In a frightening time for weather watchers in Ute Pass, legislation passed by the House of Representatives and the U. S. Senate March 20 offers potential good news. In line to be part of the $65.5 million Emergency Watershed Protection Program, Ute Pass is in dire need of recovery projects stemming from the Waldo Canyon Fire.
“Communities in Colorado will finally be able to complete these vital recovery projects that will protect drinking water and watershed infrastructure,” writes Michael Bennet, D-Colorado, in an email. “Colorado's congressional delegation worked together to secure these resources and I am glad we finally have resolution for the state. Colorado is ready to put these resources to work.”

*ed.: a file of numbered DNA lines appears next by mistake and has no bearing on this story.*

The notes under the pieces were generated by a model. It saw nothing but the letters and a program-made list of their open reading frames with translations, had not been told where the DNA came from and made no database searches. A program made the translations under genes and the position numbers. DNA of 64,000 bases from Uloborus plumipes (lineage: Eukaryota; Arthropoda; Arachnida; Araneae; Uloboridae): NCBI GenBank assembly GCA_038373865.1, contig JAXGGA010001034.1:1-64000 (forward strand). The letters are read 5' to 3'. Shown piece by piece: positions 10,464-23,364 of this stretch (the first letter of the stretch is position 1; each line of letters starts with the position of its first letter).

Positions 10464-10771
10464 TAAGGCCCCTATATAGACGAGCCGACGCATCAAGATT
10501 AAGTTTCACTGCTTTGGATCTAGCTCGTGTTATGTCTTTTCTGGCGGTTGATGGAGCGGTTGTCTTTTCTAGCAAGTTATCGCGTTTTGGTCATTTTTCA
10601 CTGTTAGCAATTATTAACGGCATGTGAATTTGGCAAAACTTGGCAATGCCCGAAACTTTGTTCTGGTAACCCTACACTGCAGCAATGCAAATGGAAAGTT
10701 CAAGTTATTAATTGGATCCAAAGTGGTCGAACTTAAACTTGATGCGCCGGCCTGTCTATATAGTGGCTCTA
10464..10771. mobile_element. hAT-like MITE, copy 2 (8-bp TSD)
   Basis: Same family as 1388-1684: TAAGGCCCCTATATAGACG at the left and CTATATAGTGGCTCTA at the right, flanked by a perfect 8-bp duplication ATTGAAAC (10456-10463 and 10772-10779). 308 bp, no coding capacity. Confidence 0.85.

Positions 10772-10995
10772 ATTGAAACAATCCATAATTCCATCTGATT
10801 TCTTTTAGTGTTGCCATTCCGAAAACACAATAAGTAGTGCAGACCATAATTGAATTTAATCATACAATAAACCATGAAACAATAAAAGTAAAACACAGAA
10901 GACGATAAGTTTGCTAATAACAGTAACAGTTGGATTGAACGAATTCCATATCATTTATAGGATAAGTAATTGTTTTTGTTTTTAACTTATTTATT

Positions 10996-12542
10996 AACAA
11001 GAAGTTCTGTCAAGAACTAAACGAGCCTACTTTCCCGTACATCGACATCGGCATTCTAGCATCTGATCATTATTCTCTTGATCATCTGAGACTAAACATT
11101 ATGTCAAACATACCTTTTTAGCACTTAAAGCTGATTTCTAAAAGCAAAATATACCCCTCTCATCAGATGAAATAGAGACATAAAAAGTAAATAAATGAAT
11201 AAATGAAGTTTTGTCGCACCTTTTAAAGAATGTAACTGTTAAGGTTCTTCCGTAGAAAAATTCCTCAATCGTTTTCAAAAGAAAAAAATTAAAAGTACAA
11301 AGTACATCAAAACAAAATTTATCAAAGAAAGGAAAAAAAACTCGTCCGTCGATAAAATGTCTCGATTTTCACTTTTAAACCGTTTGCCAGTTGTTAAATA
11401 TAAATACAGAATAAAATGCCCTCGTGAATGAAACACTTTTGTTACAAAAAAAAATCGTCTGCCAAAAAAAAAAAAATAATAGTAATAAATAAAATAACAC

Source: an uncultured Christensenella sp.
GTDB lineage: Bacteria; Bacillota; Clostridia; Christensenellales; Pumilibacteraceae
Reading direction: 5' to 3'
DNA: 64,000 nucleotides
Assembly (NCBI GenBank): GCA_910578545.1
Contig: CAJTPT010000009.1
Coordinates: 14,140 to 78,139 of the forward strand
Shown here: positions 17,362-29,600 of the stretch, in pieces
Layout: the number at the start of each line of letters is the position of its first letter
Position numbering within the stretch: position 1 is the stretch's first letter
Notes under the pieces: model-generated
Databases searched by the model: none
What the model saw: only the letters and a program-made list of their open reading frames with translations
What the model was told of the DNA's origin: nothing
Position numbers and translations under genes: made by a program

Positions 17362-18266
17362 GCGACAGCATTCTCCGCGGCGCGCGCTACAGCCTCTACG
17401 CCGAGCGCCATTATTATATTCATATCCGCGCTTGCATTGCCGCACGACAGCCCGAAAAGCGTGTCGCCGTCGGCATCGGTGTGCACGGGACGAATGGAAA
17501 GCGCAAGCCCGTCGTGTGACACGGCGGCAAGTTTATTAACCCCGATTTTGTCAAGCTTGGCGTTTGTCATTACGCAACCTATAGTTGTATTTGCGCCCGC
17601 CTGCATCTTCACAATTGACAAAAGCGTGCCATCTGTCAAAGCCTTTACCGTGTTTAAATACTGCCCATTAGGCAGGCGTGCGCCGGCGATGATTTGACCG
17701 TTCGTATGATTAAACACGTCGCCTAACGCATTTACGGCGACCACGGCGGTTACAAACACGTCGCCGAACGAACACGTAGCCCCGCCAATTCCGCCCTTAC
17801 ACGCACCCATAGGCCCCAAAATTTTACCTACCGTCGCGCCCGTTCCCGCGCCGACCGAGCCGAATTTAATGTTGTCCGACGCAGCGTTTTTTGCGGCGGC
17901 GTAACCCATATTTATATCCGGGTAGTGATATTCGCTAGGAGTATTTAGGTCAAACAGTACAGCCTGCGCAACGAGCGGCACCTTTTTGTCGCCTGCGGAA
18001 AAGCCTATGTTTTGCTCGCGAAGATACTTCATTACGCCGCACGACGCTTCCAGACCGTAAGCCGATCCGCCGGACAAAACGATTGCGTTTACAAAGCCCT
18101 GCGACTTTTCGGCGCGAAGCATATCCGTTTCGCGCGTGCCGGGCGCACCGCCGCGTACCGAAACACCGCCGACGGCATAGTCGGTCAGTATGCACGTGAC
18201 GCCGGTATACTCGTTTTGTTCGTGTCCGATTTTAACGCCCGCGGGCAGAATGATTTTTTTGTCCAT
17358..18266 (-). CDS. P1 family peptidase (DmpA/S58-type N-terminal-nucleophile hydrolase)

The total funds apply to projects in 18 states; Colorado requested $17.6 million to help repair watersheds damaged by the Waldo Canyon and High Park fires last summer.
El Paso County commissioner Sallie Clark worked hard to thrust Ute Pass into the congressional limelight and is credited with helping to secure the funding. “With this funding, we'll be better able to prepare for our own eventual hurricane-type event,” Clark writes in an email. “While local agencies are doing what they can to mitigate impacts, it's also important for residents to take responsibility of being prepared and developing individual plans for dealing with potential flood events.”
While Colorado Democratic senators Bennet and Mark Udall kept the issue in front of the Congress, Republican congressman Cory Gardner was involved in the House to get bipartisan support.
El Paso County officials will be holding several community-preparedness meetings for residents, the dates to be provided.